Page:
2. In an electrical system for a motor vehicle having a variable speed prime mover for supplying motive power to the vehicle, an A.C. load circuit for said vehicle, a DC. load circuit for said vehicle, a first A.C. generator having a field winding connected to supply power to said A.C. load circuit, a second A.C. generator having a field winning, means connecting said second A.C. generator with said DC. load circuit through a rectifier, a constant speed auxiliary engine drivably connected with both A.C. genera-tors, a first voltage regulating means connected between the field winding of said first A.C. generator and said D.C. load circuit and connected to sense the voltage of said A.C. load circuit to control the output of said first A.C. generator as a function of A.C. load voltage, and a second voltage regulating means connected between said D.C. load circuit and the field winding of said second generator and connected to sense the voltage of said DC. load circuit to control the output of said second A.C. generator as a function of DC. load voltage.

3. In an electric system for a motor vehicle having a variable speed prime mover engine for supplying motive power to the vehicle, a DC. load circuit including a storage battery, an A.C. load circuit, a direct current power source connected to energize said D.C. load circuit, an A.C. generator connected to energize said A.C. load circuit, an auxiliary engine drivably connected with both said direct current power source and said A.C. generator, and conductor means connecting said prime mover engine and said auxiliary engine with said D.C. load circuit for supplying ignition power to said engines from said D.C. load circuit.

4. In an electrical system for a motor vehicle, the combination comprising; an engine, a DC. load circuit, an A.C. load circuit, an A.C. generator having a field winding and connected to energize said A.C. load circuit, a direct current power source having a field winding and connected to energize said D.C. load circuit, torque transmitting means drivably connecting said engine with said A.C. generator and with said direct current power source, a first transistor connected with said D.C. load circuit and with the field winding of said direct current power source, means for varying the conduction of said first transistor as a function of the voltage appearing across said DC. load circuit, a second transistor con nected with said DC. load circuit and with the field winding of said A.C. generator, and means for controlling the conduction of said second transistor as a function of the voltage appearing across said A.C. load circuit.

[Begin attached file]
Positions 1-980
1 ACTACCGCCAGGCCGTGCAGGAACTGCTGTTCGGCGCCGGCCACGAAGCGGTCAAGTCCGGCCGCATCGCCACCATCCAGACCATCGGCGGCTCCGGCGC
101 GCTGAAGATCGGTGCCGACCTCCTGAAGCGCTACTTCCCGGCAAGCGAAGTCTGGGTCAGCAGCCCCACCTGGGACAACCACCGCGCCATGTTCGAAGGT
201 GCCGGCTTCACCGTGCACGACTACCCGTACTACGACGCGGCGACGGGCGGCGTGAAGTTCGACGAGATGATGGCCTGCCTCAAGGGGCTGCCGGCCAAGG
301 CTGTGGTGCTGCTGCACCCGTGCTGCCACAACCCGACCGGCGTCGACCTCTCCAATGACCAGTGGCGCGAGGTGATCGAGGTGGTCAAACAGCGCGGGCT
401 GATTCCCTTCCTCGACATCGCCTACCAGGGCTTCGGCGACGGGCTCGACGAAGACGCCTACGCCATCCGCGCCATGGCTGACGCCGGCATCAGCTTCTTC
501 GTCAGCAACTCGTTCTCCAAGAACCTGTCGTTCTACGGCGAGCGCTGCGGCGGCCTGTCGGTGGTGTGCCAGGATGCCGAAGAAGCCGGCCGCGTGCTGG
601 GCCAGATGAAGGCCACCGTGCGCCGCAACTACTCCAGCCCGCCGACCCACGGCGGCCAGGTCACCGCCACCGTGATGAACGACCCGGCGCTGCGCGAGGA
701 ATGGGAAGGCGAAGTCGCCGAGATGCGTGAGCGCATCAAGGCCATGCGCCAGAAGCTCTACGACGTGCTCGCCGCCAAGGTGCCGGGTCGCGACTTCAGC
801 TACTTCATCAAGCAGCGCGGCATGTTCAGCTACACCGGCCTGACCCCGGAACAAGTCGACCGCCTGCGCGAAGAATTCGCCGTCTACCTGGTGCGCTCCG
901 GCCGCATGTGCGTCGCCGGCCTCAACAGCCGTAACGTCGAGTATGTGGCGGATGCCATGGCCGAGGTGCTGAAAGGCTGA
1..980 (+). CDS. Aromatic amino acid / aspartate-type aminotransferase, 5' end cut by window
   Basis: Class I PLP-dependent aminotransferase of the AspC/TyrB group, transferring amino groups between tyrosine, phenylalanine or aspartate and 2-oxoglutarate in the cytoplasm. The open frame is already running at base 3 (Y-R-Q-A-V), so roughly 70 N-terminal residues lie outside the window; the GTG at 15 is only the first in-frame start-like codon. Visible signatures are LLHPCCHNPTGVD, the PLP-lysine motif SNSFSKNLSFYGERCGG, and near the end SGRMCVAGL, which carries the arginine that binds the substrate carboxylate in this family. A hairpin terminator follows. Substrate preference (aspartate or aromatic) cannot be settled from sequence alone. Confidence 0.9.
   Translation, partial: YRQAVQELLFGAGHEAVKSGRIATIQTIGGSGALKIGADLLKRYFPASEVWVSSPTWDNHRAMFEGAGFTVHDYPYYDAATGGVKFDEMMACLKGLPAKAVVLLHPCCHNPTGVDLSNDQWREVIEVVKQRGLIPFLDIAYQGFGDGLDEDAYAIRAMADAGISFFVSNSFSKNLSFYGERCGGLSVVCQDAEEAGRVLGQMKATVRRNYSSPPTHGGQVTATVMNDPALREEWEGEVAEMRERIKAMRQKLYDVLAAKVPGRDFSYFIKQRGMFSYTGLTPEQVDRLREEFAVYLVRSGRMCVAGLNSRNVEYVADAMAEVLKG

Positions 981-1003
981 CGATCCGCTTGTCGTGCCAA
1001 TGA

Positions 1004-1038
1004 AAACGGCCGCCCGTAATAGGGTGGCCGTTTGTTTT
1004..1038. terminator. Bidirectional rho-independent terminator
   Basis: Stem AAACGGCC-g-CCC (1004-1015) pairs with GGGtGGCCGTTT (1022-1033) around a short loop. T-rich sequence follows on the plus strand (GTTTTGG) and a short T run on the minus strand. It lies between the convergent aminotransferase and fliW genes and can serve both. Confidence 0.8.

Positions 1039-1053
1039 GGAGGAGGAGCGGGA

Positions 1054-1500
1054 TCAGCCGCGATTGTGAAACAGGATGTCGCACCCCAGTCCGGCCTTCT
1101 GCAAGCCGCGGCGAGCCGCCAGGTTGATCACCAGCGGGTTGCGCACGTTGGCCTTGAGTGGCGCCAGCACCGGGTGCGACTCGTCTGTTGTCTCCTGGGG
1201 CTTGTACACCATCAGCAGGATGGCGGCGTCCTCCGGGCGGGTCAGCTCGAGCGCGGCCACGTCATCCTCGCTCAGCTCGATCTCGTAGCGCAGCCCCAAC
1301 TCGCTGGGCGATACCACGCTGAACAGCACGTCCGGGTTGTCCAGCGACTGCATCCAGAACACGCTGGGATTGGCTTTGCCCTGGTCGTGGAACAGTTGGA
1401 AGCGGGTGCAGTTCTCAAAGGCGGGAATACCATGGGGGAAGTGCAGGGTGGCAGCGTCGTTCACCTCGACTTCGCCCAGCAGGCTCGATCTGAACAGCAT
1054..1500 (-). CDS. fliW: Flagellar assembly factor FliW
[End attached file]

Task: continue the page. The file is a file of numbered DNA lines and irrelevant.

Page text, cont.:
5. In combination, a first source of power comprising, an A.C. generator having output terminals and a field winding, a voltage regulating circuit having an input sensing circuit and including at least one transistor, a second source of power including a generator providing a source of direct current, means connecting said source of direct current in series with said transistor and field winding whereby the current through said field winding is controlled by the conduction of said transistor, means connected between said input sensing circuit and said transistor for controlling the conduction of said transistor, and a rectifier connecting said A.C. generator output terminals and said input circuit.

6. In combination, a first source of power comprising an A.C. generator having output terminals and a field winding, a voltage regulating circuit having an input sensing circuit and including at least one transistor, a second source of power including a generator providing a source of direct current, means connecting said source of direct current in series with said transistor and field winding whereby the current through said field winding is controlled by the conduction of said transistor, means connected between said input sensing circuit and said transistor for controlling the conduction of said transistor, means including a rectifier for applying a DC. voltage from the output terminals of said A.C. generator to said sensing circuit having a predetermined ripple frequency, and a condenser coupling some of the ripple frequency voltage directly into said sensing circuit.

References Cited in the file of this patent UNITED STATES PATENTS

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Referenced by
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US3316416 *Oct 23, 1963Apr 25, 1967Gen Motors CorpVehicle electrical system
US4780619 *May 15, 1987Oct 25, 1988General Motors CorporationHigh DC voltage power supply for motor vehicle electrical system
US4947053 *Oct 5, 1988Aug 7, 1990General Motors CorporationHigh DC voltage power supply for motor vehicle electrical system
US5767587 *Sep 26, 1996Jun 16, 1998Suzuki Motor CorporationDistributor for electric automobiles
Classifications
U.S. Classification290/4.00R, 307/16, 290/40.00R, 322/100, 322/9, 322/73, 307/10.1
International ClassificationH02J7/14
Cooperative ClassificationH02J7/14
European ClassificationH02J7/14